I’ve noticed that apparently a number of people find my blog because of my birth control saga experience and the IUD information (ParaGard and Mirena) I’ve posted. This is surprising to me for a number of reasons, not the least of which is my relatively recent arrival in the realm of the contraceptively controlled.
First of all: I am not a doctor. I don’t have a medical degree and don’t ever plan on having one. I leave that stuff up to the people who are OK pulling all-nighters and living on caffeine and cigarettes for ten years. The thing is, even they don’t know how exactly IUDs (or IUCs- specifically the ParaGard) work. They may work by making the uterus “inhospitable”. They may work by preventing the little swimmer-guys from reaching l’oeuf. They may work in a number of different ways, but they all add up to a fairly safe, hormone-free, reversible contraceptive device. Do I sound like an ad for ParaGard? Here’s the site- knock yourself out. We chose it for a number of reasons:
1. I had already had a baby and was (am) in a committed, monogamous relationship.
2. We wanted something long-term (like, at least five years).
3. We didn’t want to mess with my body chemistry (hormones), and my cycles were normal (i.e., no need for Mirena).
4. We wanted something with a proven, long-term track record.
5. We wanted something that I could take out and immediately get pregnant again (unlike the pill or hormonal methods like NuvaRing).
Now, many people arrive at this blog wanting to know if IUDs are moral. This is also interesting to me, since most of those who search for “ParaGard moral” or “IUD moral” aren’t specifying what faith they are using as the basis for making a moral judgment. In other words, if you ask me, “is getting an IUD morally right?”, you have to tell me whose eyes you’re looking through. I come from a faith tradition which allows families to choose whatever they (prayerfully) think is best for their situation. So, from a Reformed Evangelical (Protestant) perspective, it is left to the work of the Spirit to speak to the couple and help them make a decision. It has to be said, though, that even within Evangelical circles, there are some who are beginning to take the Catholic view on contraception.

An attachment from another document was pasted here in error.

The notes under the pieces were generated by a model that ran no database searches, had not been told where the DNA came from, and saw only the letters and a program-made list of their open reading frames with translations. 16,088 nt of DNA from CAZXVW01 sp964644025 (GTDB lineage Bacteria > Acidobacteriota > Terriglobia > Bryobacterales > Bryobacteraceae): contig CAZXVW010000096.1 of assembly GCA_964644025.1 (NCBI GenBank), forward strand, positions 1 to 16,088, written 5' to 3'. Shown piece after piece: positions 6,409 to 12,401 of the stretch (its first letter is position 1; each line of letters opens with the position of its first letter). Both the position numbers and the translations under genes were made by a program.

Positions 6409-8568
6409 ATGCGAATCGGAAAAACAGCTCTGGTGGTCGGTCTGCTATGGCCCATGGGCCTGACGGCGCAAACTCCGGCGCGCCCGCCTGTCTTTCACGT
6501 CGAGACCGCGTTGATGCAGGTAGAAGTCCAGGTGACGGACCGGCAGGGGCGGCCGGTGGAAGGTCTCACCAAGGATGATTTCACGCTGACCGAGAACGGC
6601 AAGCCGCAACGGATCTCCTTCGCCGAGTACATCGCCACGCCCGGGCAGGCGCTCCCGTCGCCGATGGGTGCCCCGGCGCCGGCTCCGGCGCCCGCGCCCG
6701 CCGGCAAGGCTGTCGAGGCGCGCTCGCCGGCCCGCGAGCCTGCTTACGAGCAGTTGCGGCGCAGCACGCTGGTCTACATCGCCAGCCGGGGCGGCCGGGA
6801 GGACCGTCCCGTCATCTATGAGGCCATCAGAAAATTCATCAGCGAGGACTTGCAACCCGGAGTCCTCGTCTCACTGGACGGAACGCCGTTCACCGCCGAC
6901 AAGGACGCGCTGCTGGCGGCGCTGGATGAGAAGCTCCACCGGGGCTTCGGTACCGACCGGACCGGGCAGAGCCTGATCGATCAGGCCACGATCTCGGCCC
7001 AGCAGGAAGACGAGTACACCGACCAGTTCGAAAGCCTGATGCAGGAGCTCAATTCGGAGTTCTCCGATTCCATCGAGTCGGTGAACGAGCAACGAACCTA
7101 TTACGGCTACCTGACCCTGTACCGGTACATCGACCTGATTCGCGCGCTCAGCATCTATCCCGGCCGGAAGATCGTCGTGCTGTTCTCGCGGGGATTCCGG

SO…if you see the world through Catholic eyes, (and desire to be faithful to the teachings of the Church- there’s the clincher), then you probably know already that any kind of man-made contraception is considered to be messing with the divinely-ordained cultural mandate, i.e., the “be fruitful and multiply” command from Genesis. Catholics believe they should trust God to provide for whatever children he may send to the couple, and thus, unless there is some dire necessity, couples do not engage in contraception of any kind (which is why you have all the “Catholics have 18 kids” jokes). You have sex to have babies, period. If you want to read the original Catholic church document called Humanae Vitae that “put this in writing”, it’s here. If you’re not the theologian-type, and prefer a fairly concise rendering of the question, try the Wiki entry on it. The church advocates something called Natural Family Planning, which is a method using signs from the woman’s cycle and abstinence, but again, only in situations of having a “just reason” for “delaying a pregnancy”. Here’s the info on this method.
Other traditions? If you’re Muslim, there’s no specific forbidding of contraception, according to this site, as well as this one. So ParaGard is ok. If you’re Jewish, all forms are OK, unless you’re Orthodox, in which case you do the Catholic thing and let whatever happens, happen. Atheist? Basically you take into account what’s important to you (population control? scarce resources? global warming? your sanity?) and make a decision- the “whatever works for your situation” idea. So again, an IUD is perfectly fine, assuming, of course, that you meet the requirements, which are on the ParaGard site.
PLEASE note: I’m not getting into a theological discussion here of which perspective is better, or which one is Biblical, or right, or correct. I leave that to the apologetics blogs, and if you’re into that, you can go argue your life away on one of those. Obviously I have chosen the one I think is best, but you could come to a very different decision, even using the same factors.
I wish you the best in making your decision. The very fact that you have found this blog is evidence that you’re researching the options, so congrats. Thinking=good.